I believe that as scripture says God orders the steps of his people, when I was an undergrad at Illinois State U, I cut my teeth in public service–as a member of the Black Student Union and the leading voice on campus for black students. So it was then that I knew that God had called me to be a public servant. What brought me to where we are today as a candidate for Congress was my involvement in the 2008 election for Illinois 1st Congressional District. You could liken it to a Call, like Moses, Isaiah, Jeremiah. It was a feeling. I didn’t have a mystical experience. It was God’s way of showing me what he called me to do and was to be long term.

2. Just to get some facts straight, what District are you running out of and do you know if there are other ministers of the cloth in Congress, especially ones you would be simpatico with? Any you admire particularly, and why?

I am running in Illinois’ Second Congressional District. I am not certain there are any current Reverend’s in the House of Representatives. My former pastor passed on this last Friday… Bishop Arthur M. Brazier…he modeled for me how to be a religious and civic leader. He was one of the few Pastors in Chicago who welcomed Dr. King, he opened his Pulpit to Dr. King, and he pastored one of the largest congregations in the country with 20,000 parishioners. (The Apostolic Church of God. Barak Obama spoke there Father’s Day 2008—a Pentecostal church.) That’s where I attend and work. I’ve been there three and a half years. He (Bishop Brazier) always emphasized our serving God through spreading the Gospel of Jesus Christ, and our civic responsibility of equity and justice that the scripture calls for.

3. Tell us something of the Church you serve–like: Where is it located, how big is it, do congregants support you? And while we’re talking Church in specific, do you have a favorite hymn, and does it speak to you in a special way in your campaign? How so?

My Church is in the South Side of Chicago, near the Museum of Science and Industry. I wouldn’t say there is anything specific about a minister running. I don’t think there is something special about my district that would make a Reverend run, but people just want honesty and integrity in their elective officials because the last three congressmen, including the current one, have had scandals. That’s probably where the Christian values help out.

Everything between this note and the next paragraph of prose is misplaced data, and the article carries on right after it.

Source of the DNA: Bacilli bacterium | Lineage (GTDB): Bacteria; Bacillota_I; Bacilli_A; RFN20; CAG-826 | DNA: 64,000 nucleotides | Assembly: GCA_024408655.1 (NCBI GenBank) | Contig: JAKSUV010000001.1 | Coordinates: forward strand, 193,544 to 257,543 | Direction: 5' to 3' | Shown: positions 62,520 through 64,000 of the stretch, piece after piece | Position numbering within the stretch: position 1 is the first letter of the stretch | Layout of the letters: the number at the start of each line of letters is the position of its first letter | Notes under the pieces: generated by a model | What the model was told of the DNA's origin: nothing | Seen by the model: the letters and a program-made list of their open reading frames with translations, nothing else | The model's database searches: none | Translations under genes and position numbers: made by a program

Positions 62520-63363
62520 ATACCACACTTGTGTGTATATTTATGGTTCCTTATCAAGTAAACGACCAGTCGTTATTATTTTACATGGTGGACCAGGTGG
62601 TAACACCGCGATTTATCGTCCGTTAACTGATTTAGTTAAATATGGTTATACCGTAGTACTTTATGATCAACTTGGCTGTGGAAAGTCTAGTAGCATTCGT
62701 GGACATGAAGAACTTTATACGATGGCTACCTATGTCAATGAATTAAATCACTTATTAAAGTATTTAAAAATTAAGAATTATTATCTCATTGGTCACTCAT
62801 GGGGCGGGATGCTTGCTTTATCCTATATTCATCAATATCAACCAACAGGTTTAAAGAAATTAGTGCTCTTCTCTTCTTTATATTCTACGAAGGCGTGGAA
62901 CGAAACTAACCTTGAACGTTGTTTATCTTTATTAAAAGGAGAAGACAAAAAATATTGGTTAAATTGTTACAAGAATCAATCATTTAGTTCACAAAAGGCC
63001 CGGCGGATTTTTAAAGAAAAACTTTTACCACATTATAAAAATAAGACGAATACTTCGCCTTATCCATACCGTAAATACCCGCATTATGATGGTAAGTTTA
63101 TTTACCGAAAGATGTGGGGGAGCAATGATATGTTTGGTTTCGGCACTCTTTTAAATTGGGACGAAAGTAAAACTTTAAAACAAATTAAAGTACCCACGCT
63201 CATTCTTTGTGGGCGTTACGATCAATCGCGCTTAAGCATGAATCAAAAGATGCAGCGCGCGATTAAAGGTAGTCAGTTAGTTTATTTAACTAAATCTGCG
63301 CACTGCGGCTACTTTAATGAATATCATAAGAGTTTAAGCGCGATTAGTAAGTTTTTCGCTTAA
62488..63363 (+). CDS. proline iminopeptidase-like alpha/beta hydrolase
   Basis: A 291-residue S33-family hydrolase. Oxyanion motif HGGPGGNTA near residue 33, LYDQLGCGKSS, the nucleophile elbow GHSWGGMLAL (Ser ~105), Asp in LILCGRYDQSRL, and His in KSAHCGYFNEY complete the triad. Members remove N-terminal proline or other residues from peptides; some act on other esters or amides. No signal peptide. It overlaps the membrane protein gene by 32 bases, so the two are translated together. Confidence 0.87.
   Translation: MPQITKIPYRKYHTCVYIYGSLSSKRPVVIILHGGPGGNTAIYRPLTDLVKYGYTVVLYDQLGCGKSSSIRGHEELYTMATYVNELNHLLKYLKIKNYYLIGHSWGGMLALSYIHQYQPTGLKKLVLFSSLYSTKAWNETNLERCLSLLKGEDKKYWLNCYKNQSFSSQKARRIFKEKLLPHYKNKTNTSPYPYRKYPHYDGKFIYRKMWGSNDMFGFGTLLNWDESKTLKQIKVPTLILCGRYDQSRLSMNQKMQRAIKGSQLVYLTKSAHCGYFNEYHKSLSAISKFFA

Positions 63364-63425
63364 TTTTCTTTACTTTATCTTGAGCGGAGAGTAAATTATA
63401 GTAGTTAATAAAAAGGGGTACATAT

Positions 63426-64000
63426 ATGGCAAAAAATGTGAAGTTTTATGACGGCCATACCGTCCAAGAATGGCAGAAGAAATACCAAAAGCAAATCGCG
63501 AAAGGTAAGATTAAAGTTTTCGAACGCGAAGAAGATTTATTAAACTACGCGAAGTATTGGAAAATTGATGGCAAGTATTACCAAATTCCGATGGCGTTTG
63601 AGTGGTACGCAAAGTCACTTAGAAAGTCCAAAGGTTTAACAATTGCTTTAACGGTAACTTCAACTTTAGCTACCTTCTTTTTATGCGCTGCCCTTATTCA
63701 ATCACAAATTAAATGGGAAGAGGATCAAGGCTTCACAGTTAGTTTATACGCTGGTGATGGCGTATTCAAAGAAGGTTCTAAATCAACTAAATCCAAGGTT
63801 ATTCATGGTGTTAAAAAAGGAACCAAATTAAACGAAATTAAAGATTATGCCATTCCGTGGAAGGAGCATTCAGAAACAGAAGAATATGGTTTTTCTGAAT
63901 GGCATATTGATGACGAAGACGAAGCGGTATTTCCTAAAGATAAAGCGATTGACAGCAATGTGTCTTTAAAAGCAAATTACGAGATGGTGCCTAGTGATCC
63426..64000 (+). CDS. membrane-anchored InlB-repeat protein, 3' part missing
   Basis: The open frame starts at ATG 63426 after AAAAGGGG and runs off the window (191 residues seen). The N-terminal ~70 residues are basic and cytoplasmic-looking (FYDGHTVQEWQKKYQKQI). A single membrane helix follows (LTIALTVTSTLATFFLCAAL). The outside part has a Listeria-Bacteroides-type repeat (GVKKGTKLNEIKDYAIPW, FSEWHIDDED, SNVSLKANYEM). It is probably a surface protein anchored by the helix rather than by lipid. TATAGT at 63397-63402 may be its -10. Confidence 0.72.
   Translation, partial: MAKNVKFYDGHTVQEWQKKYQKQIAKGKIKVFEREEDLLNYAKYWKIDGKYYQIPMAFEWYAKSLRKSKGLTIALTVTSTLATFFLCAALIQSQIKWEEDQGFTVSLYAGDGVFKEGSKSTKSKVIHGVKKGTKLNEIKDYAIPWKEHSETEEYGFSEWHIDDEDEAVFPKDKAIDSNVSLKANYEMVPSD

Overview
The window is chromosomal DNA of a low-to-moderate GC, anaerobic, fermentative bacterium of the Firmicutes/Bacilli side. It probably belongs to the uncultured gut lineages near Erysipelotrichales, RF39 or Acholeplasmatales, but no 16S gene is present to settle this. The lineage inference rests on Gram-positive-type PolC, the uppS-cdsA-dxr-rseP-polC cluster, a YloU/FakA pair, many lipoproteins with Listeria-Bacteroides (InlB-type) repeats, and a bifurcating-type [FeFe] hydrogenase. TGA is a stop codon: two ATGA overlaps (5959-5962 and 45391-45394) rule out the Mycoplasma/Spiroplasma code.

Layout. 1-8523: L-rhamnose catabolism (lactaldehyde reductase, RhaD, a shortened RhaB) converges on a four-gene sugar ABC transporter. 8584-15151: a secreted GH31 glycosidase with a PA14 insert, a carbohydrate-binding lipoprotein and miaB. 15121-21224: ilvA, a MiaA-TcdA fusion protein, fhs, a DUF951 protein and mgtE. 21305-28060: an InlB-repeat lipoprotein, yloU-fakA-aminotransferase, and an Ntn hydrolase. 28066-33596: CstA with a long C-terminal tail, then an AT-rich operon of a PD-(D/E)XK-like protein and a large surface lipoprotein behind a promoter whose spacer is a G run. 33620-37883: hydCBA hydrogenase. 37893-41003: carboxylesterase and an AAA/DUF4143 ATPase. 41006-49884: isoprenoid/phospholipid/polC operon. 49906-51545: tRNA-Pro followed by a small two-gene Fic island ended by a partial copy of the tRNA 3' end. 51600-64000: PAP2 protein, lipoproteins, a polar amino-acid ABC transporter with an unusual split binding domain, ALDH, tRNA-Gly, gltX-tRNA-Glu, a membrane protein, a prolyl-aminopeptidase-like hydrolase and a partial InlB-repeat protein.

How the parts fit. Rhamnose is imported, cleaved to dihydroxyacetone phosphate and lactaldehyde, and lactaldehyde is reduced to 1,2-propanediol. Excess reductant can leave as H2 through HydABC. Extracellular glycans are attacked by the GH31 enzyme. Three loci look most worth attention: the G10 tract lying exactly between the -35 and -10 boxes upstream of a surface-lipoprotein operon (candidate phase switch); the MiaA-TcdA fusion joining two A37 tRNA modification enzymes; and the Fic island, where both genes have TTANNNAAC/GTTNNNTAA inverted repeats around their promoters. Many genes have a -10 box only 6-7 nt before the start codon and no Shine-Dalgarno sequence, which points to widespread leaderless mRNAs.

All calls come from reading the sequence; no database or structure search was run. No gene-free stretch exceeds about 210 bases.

Absolutely: I have overwhelming support from members of my congregation. Absolutely: the religious community as a whole supports my candidacy.

How Great Thou Art has to be one of my favorite hymns. I would say Yes, this campaign has always been a leap of faith and I knew the only way I could win it is with an act of God. The revelation regarding my opponents extra marital affair would be in the category… because it was information previously unknown, but led to many Christians supporting my campaign as a result.

4. Of course there are issues in the campaign, and you have spoken to them on a number of occasions. I believe honesty in office is one of them. Will you tell us something of that, but more, tell us what your faith and Church teachings say of the meaning of honesty—as value, of course. But will you tell us where we might look in the Bible to find a reference to your meaning of honesty as you’ve used it in the campaign?

My campaign slogan is honesty-integrity. I believe honesty is encapsulated in integrity. I promote Christian character and values, and so the integrity piece of that is to live consistently with the values I am promoting. So the benefit to my future constituents is that what they’ve experienced the last thirty years will come to an end. Honesty is being truthful when it benefits you and when it doesn’t benefit you: There was Christ when his life hung in the balance, and he was asked are you the Christ; the disciples in Acts who faced persecution stood up for what they believed. In the context of public service where politicians embellish the issues, people who have embellished their records have lost the trust and confidence of some of the voters. The practice of the Church at the time of Ananias, who at that time was a member of the Church community when members would sell their possessions and give the total proceeds to the Church Community… Ananias and Sapphira said they’d given all their proceeds to the Church Community, but in fact did not. The result was they were struck dead.

5. Does Christ play a part in your campaign?